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Dustoff 11


Posted (edited)
Pro Se All The Way
What one man can do another man can do (veterans).
Like other vets who received prior poor, hostile or indifferent VSO assistance I learned beginning in 1985 to represent myself pro se in all claims and appeals to the VARO, BVA and even CAVC court.
You do not need to put up with sorry VSO representation if like me you are willing to do your own research and learning on the convoluted VA disability system. For me it was challenging, learning and even a fun but time consuming experience over 35 years. Here is my 95% successful score card and you can do it to if you are motivated like me.
50% PTSD                 1985 pro se with no help from DAV VSO
70% PTSD TDIU        1998 very limited assist from former DAV VSO
P&T TDIU                   2000 on my own pro se
CAVC court win         2005 pro se own my own partial victory CUE
30% Heart Disea       2017 on my own pro se Agent Orange IHD/CAD
50% Sleep Apnea     2021 pro se BVA Appeal back dated 2017
SMC-S automatic     2021 pro se back dated to 2017
60% GERD                2022 pro se VARO initial claim approval
10% Tinnitus             2022 pro se VARO initial claim approval
100% P&T                 2022 automatic from VARO
My OSA Sleep Apnea appeal was helped by Dr. David Anaise medical nexus opinion stating my OSA was caused and aggravated by VA diagnosed long term PTSD and PTSD meds. I filed the claim and appeal forms and provided other medical evidence pro se.
Only one claim flat out denied in over 35 years with no appeal by me for Hypertension. There is no chicken chit VSO or official VA representative that would have ever done all this for me. Only you really care about your disability claim and no one else.
The VVA and Hadit and Lexus Nexus manuals plus BVA and CAVC, Fed Appeals Circuit court decisions are your friends and of tremendous help to me.  Beware of misleading info from other vet websites.   So cheer up and chin up.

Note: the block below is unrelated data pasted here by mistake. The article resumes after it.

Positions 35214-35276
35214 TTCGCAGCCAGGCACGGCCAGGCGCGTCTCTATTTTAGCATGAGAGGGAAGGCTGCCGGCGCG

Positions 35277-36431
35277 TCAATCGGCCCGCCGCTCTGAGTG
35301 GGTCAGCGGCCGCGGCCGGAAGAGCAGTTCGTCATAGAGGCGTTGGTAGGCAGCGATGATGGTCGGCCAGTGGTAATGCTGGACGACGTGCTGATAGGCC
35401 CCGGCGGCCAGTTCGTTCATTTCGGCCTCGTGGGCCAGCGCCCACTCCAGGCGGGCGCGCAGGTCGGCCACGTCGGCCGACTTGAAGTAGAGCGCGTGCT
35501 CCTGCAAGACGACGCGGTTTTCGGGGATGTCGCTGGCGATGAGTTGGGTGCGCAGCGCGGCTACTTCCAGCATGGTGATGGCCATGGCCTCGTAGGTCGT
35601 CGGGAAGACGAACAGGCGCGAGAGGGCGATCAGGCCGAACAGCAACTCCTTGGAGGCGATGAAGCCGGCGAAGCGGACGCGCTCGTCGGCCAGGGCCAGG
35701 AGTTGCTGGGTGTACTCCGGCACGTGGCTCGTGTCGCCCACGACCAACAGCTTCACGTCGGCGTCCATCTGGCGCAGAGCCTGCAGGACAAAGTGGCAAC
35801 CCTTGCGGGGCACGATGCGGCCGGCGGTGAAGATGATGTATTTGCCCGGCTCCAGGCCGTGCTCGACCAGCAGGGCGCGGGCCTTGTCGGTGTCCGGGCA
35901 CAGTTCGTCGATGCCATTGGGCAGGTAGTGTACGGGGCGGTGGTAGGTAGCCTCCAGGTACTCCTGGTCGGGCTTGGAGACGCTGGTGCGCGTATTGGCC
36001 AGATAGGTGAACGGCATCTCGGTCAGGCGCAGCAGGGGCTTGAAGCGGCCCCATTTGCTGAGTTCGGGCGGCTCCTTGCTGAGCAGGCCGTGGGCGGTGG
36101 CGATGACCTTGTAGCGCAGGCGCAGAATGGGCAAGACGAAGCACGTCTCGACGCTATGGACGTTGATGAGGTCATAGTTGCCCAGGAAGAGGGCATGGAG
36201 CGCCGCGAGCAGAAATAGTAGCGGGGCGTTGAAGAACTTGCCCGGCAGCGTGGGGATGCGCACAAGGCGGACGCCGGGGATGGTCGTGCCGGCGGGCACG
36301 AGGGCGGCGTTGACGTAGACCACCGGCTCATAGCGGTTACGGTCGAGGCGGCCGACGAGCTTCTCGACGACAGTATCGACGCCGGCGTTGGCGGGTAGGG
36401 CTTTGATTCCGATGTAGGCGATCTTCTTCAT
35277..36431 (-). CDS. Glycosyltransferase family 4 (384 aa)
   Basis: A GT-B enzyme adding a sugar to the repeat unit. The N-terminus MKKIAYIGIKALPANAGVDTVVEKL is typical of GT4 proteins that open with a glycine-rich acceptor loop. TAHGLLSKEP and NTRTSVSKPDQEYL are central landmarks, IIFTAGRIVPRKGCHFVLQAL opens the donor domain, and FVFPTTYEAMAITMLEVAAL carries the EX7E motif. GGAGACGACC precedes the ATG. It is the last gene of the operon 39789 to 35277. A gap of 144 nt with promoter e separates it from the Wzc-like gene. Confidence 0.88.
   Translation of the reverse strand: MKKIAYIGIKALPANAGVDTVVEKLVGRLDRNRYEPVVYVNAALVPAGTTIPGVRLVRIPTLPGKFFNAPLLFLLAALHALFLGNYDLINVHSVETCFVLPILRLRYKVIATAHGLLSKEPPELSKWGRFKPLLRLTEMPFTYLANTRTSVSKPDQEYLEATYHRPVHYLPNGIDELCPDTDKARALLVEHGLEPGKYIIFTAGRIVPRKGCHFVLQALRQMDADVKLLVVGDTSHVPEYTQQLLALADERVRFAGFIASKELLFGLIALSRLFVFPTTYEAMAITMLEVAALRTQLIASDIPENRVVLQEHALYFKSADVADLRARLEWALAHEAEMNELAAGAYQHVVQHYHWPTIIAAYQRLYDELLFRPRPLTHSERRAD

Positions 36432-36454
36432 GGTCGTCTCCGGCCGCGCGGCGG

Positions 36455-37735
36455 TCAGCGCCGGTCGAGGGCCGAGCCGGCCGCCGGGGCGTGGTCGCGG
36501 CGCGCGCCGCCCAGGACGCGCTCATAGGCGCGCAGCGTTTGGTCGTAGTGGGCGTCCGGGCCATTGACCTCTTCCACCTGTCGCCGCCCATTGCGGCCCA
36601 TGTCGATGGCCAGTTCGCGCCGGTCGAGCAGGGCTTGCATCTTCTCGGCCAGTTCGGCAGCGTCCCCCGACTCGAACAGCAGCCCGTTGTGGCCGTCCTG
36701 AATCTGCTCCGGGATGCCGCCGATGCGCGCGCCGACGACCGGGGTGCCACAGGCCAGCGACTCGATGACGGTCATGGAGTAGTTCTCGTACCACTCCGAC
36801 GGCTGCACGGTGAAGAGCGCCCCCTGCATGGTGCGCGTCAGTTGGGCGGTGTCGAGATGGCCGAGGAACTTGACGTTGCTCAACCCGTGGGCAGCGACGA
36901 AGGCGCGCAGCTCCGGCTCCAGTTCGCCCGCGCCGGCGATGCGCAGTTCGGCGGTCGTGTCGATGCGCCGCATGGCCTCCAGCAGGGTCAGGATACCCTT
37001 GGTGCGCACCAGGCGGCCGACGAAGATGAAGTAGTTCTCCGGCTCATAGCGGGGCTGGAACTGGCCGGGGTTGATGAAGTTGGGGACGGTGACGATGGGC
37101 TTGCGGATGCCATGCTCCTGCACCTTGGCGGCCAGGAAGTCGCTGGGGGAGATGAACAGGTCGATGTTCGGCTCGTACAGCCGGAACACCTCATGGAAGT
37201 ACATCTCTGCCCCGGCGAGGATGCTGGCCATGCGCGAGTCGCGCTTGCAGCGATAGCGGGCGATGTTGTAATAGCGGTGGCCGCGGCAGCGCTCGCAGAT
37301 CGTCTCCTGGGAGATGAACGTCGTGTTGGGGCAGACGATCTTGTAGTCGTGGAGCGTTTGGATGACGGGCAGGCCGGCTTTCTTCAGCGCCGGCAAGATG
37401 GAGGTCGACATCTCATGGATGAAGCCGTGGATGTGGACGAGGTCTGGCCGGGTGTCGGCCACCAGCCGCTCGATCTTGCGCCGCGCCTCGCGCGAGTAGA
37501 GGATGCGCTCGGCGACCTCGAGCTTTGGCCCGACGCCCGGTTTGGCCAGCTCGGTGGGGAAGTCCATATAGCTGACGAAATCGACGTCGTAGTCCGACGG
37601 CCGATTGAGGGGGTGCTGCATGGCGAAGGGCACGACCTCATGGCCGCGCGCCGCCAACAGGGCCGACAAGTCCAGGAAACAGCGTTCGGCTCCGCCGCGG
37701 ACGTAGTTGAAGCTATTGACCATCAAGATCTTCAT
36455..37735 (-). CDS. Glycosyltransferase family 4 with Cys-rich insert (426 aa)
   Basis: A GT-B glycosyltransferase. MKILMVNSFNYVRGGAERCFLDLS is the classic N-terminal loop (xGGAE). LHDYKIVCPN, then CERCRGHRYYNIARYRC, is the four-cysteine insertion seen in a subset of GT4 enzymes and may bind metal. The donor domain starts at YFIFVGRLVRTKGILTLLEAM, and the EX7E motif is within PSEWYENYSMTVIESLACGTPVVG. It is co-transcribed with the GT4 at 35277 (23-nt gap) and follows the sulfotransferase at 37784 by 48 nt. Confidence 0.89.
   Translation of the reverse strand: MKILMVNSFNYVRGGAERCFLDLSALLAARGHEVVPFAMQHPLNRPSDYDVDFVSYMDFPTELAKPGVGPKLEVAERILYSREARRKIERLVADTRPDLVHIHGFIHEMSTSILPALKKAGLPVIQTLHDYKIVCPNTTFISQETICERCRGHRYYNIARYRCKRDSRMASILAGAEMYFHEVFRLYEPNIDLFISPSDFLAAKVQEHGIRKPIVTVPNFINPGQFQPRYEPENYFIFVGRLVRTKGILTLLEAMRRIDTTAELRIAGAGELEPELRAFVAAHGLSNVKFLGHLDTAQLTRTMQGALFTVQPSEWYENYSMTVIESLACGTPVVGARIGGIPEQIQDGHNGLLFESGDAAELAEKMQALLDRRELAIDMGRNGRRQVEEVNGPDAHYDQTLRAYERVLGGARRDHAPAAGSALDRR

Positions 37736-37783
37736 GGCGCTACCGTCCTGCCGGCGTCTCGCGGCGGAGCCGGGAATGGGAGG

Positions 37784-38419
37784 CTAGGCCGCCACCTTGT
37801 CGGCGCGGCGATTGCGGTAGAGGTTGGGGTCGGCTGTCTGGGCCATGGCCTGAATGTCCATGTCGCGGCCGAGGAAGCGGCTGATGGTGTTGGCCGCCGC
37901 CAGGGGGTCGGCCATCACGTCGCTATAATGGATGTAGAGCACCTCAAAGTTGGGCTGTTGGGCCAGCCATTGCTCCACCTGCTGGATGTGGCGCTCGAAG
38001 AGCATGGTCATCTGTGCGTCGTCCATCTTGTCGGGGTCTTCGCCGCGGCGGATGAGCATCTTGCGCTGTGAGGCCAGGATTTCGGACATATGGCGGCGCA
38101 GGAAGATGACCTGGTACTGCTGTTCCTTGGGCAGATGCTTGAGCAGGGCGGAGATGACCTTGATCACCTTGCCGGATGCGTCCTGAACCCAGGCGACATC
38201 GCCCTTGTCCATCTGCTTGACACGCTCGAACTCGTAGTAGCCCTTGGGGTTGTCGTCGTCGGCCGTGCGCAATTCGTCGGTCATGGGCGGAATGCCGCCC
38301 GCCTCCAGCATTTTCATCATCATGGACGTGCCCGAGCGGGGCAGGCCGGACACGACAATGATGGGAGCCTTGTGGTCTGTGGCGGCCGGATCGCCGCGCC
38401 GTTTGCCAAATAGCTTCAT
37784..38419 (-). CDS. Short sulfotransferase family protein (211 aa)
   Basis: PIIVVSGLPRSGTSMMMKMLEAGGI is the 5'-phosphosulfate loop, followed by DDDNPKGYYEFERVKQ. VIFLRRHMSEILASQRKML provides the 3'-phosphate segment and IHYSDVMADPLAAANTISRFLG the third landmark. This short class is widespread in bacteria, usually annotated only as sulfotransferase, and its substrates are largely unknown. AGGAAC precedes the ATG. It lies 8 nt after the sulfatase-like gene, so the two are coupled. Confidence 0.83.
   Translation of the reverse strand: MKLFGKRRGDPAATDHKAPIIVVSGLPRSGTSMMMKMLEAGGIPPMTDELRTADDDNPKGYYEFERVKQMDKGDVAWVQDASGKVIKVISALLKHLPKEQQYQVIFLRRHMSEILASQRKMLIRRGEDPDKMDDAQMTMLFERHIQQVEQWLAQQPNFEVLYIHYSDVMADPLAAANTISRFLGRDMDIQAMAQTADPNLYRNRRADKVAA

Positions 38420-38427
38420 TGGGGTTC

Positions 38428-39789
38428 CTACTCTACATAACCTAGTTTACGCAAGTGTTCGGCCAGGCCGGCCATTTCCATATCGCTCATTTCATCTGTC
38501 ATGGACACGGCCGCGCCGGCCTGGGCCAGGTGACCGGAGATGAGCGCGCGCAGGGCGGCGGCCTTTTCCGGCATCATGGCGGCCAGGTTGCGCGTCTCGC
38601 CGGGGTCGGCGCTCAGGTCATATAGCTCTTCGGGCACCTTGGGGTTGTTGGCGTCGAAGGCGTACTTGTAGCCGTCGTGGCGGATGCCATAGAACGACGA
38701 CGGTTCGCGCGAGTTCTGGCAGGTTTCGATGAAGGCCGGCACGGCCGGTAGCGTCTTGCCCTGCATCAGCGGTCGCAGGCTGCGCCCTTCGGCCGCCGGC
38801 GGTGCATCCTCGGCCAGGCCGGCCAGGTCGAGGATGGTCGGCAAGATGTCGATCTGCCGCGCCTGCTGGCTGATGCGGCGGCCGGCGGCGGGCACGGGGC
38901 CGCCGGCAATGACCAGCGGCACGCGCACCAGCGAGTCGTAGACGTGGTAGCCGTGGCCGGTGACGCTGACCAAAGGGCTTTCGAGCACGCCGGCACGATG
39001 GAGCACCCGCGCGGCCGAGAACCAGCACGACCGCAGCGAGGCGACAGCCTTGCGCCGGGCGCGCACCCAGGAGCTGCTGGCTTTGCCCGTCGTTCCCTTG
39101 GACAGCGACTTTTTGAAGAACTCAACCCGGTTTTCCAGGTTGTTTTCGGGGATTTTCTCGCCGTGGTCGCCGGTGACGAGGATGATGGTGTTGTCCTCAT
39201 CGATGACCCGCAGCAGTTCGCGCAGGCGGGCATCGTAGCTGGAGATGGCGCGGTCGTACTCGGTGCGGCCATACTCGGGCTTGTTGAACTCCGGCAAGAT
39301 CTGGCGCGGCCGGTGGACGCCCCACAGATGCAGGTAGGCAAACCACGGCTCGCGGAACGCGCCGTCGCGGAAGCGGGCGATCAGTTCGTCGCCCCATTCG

My comment is not legal advice as I am not a lawyer, paralegal or VSO.
Edited by Dustoff 11
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Posted (edited)

Pro Se Vets are at a big disadvantage:

1.  Pro Se Vets do not have access to their VBMS file, so they dont know what evidence VA has "in real time".  

    Sure, the VA can send you a copy of your cfile, but, by the time you get it, it will likely be obsolete as new evidence would have been added, and old evidence deleted.  

Edited by broncovet
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Posted (edited)

Unlike many others at age 21 I did have the foresight to get copies of all my Army medical records and other records in Vietnam, Japan and USA.  Medical clerks were very helpful in them there days and no I did not pay them anything or do any favors.

I also started getting copies of all my VA medical records beginning in 1985 up to present day of May 20, 2022.  I was not about to ever again assume or depend upon the good will of a VSO or VA claims adjudicator.  None of this took much effort or time on my part and was very interesting and rewarding in the long run.


Edited by Dustoff 11
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From my experiences with my state VA representatives and the DAV, they never bothered to access VBMS unless I specifically requested it. Most of them did as little as possible unless I specifically made a request. Additionally, the PDF copy of my c-file was, to put it frankly, "jacked up". Content was there, but it was poorly organized and the redactions often overlapped a lot of viable content. It made me glad I got a paper copy in a heavy box years ago before they started doing that.

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